Here you need a spice grinder, a clean coffee bean grinder, or a Magic Bullet (which I use). Put the chile pieces into the grinder and run it for a minute or two until you get -- surprise -- chile powder! Do the same with the toasted cumin seeds.

Ground Spices for Chili con Carne

Here's a photo of the two chile powders and the cumin. Too bad you can't smell it. When the Internet adds that feature, we'll use it!

It's probably taken longer to talk about this than it will take you to do it.

For the meat, I suggest you either purchase stew meat, or make it yourself from a chuck roast. You can also use ground beef, which is preferred by many people, including some in my house. In fact we recently made a big batch for a football party and, following a suggestion from one of my kids and her husband, used 2/3 hamburger and 1/3 sausage. It was delicious. They recommend sweet Italian sausage, but I'll bet it's also very good with spicy sausage, or even Jimmy Dean's sausage like I use in my meat loaf. When we used sausage, we eliminated the bacon in the recipe below.

Now here's another option: after you brown the meat and add the other ingredients, you can either simmer the chili on the range for three hours or slow cook it either in a crock pot or in the oven at 200 degrees F. I used the oven method to test it, and it worked great. That way it can cook while you're at work and be ready when you get home.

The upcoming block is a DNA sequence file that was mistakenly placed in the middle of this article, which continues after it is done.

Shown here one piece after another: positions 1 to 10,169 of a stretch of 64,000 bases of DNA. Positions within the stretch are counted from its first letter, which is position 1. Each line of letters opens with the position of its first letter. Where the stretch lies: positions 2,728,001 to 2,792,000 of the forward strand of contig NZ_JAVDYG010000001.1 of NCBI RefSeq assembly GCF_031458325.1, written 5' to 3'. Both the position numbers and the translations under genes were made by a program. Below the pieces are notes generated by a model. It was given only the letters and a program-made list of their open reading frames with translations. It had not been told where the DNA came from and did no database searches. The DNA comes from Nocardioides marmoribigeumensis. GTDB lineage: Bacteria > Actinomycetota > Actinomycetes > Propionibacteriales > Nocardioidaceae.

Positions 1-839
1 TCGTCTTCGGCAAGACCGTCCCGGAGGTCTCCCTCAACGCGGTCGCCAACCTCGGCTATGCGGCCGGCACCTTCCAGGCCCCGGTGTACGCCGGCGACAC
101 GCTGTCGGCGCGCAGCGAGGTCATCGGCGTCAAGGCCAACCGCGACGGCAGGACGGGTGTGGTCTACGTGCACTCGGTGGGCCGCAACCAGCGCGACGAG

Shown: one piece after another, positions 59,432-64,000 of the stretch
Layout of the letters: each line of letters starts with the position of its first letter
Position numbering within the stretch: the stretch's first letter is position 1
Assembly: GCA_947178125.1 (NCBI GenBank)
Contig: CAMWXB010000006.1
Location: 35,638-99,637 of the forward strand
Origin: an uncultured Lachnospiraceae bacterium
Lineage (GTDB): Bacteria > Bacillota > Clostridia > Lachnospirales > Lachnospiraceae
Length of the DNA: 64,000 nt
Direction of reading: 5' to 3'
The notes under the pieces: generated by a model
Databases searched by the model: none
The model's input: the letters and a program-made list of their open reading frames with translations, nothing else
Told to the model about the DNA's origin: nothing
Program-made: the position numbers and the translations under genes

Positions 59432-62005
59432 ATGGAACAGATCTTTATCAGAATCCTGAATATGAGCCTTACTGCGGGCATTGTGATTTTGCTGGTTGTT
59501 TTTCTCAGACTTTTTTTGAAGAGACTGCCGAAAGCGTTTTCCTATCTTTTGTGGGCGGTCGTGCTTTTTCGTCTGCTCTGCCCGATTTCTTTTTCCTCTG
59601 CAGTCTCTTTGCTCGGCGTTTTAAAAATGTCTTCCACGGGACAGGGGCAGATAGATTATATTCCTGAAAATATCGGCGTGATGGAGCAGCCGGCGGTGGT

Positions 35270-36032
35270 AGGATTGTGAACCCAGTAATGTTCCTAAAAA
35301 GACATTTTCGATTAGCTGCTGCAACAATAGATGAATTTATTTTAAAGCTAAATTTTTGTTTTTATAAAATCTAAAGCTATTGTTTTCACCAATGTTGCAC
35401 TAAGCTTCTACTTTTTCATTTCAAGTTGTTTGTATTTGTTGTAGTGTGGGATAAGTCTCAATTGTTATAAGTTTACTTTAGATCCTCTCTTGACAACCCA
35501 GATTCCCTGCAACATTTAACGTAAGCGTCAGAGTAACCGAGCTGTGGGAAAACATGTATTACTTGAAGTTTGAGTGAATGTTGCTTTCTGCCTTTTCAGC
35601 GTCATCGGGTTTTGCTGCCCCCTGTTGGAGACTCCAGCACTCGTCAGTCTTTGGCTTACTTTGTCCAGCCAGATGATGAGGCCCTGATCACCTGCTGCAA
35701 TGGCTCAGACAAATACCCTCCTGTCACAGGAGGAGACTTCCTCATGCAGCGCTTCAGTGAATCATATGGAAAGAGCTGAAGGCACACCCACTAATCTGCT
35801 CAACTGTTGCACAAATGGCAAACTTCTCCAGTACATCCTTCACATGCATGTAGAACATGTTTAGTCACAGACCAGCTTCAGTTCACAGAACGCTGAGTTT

Here's my recipe for Chili Con Carne.

3 1/2 pounds stew meat, or one four-pound chuck roast, cut into stew meat (or 4 pounds hamburger), or a mixture with sausage as described above
garlic salt and pepper
8 slices bacon, diced and cooked, with drippings reserved. You can eliminate the bacon if you use sausage.
1 medium onion, diced
6 garlic cloves, minced
6 jalapeño peppers, seeded and chopped
6 tablespoons chili powder, or three Ancho and three New Mexico chile pods, prepared as described above
2 tablespoons dried cumin powder, or fresh powder prepared as above
2 teaspoons dried oregano
6 cups water
1 cup beef broth
1 can chopped tomatoes, preferably Ro-Tel diced tomatoes with garlic and chile
2 tablespoons sugar
juice from one lime (2 tablespoons)
salt and pepper
9 tablespoons corn starch
9 tablespoons water
1 large can of pinto beans (or other beans of your choosing), optional, but it will feed more people.

Using kitchen shears, cut the bacon slices into 1/4 inch pieces. In a large stew pot, cook the bacon until nearly crisp. Remove with a slotted spoon, and leave the hot fat in the pot.